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Tag Archives: Ben Williams

COMMERCIAL FINANCE 701 — A LIBOR Update: Here comes SOFR!

  Following the sounding of LIBOR’s death knell last summer, a flurry of governmental and industry activity culminated in the selection of SOFR as a replacement index rate for commercial loans.  Accordingly, a sequel of our August 2017 column “The Passing of LIBOR” is in order. London Interbank Offered Rate (LIBOR) Recall on July 27, 2017, the Brits prospectively announced ...

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BEN WILLIAMS — Alexander Hamilton v Robert S. Mueller III: Can a president be indicted?

At the end of Act I of the box-office smash Hamilton: An American Musical, the play’s namesake beseeches his murderer-to-be to co-author a “series of essays, anonymously published” defending the proposed U.S. Constitution.  Alexander Hamilton’s entreaty to Aaron Burr probably never occurred, but Hamilton – with assistance from fellow Founding Fathers James Madison and John Jay – would publish incognito ...

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BEN WILLIAMS — Dissecting the December 2017 U.S. Supreme Court Travel Ban Order

When Hawaii-based U.S. District Judge Derrick Kahala Watson issued his short-lived October 17, 2017 U.S.-wide restraining order of President Trump’s September 24, 2017 Proclamation 9645 (sometimes called the “third travel ban”), the lifetime Article III appointee felt compelled to lead with injudicious humor: “Professional athletes mirror the federal government in this respect: they operate within a set of rules, and ...

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BEN WILLIAMS — The U.S. Supreme Court Mississippi flag order that wasn’t

Marshall Ramsey’s September 3 cartoon, depicting Governor Bryant as a Confederate soldier writing home about defending the flag on order of the “Yankee Supreme Court,” is quite clever and well-drawn.  The immensely-talented cartoonist is a credit to the State of Mississippi.  This particular cartoon, however, may perpetuate recent indistinct and misleading news reports.  Counter to published reports in various news ...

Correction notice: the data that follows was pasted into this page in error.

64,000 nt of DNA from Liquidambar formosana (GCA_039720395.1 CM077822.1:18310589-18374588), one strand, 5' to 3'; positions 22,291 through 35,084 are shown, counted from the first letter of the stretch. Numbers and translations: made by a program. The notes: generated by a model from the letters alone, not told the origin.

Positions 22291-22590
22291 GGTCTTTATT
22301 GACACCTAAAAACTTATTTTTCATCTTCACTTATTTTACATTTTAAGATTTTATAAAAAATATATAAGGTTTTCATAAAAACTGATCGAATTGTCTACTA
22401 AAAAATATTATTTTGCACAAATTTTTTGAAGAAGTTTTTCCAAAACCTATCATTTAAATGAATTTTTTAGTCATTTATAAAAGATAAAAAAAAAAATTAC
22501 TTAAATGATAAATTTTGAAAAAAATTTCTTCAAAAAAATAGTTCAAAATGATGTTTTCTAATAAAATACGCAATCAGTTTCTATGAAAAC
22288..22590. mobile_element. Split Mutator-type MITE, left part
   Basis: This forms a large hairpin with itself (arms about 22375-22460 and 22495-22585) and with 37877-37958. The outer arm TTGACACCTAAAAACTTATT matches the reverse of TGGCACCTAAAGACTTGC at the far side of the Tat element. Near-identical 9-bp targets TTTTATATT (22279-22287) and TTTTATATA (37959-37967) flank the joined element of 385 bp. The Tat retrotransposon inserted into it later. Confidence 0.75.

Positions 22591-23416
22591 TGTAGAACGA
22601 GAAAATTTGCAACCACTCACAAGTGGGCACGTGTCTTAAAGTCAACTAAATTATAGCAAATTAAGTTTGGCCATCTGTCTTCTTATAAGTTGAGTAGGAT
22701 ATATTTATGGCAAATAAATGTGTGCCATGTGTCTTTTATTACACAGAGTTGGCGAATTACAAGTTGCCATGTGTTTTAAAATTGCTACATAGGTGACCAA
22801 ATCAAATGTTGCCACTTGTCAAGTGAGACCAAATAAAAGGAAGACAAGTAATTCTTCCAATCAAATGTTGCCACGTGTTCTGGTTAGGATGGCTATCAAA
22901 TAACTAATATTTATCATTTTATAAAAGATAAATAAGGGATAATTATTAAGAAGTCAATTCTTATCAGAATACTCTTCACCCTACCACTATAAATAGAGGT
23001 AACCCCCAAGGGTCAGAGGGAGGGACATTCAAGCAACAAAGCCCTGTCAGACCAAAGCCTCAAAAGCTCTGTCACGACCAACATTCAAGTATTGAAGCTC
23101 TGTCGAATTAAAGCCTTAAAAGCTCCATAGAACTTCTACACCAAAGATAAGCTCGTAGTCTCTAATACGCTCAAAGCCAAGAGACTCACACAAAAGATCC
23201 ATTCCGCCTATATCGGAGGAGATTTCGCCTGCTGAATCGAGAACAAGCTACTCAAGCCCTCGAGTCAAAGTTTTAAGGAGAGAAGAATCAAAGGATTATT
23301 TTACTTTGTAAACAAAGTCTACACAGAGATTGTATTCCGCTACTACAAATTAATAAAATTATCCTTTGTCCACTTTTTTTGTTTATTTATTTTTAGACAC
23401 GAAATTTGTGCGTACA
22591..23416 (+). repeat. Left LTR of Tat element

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COMMERCIAL FINANCE 701: The Passing of LIBOR

The death knell for LIBOR officially sounded on July 27, 2017, when the UK’s Financial Conduct Authority broadcast it would cease maintenance of the internationally-used interest rate benchmark beyond December 31, 2021.  The surprise announcement was surprising only as to the timing of the press release and the sunset date.  The Wall Street Journal dissed the rate back in 2008 ...

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BEN WILLIAMS — The one U.S. Supreme Court opinion to read in 2017

The U.S. Supreme Court’s regular term ended Friday, June 30, 2017, and the nine lifetime Justices began their summer recesses. A vacant seat and a perceived 4-4 ideological split clouded expectations in October when the court term began.  Six months into the session, Justice Gorsuch joined the bench in a televised swearing-in ceremony conducted by swing-vote Justice Kennedy at the ...

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BEN WILLIAMS — A cocktail party guide to Constitutional Law

Let’s face it. The last time you studied constitutional law, marriage probably involved opposite genders. With the Donald in office and Anderson Cooper fulminating, we could all use a refresher on Con Law if for no other reason than to impugn the media’s talking heads and occasionally float a zinger at a cocktail party. The Backdrop.   The perfervid Declaration ...

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COMMERCIAL FINANCE 701 — The powerless power of attorney

The long-awaited closing date on the $21.5million commercial construction loan is finally here.  Construction projects involve numerous moving parts. By the time a loan closing occurs, the out-of-pocket developer on the project awaits a hefty advance. The borrower, a Mississippi limited liability company, has two members – one of whom serves as the managing member.  The managing member is present ...

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BEN WILLIAMS — Gorsuch: The one Protestant

On April 10, 2017, the unorthodox 6-year, 11-month, 21-day drought of a Protestant on the U.S. Supreme Court presumably ended.  With his English wife of 20 years by his side and left hand resolutely on the family NIV Study Bible, Neil Gorsuch accepted the second lifetime appointment of his brief forty-nine year life. I say “presumably” because the country’s first ...

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BEN WILLIAMS — A primer on the nuclear option

What with all the jabber about the possibility of U.S. Senate Republicans exercising the “nuclear option,” an abbreviated primer on the parliamentary procedure seems appropriate. Senate Rules & Cloture: Yes, the French have a word for everything. As the self-proclaimed “world’s greatest deliberative body,” the 100-person U.S. Senate has long prided itself on allowing unlimited debate.  If a senator desired ...

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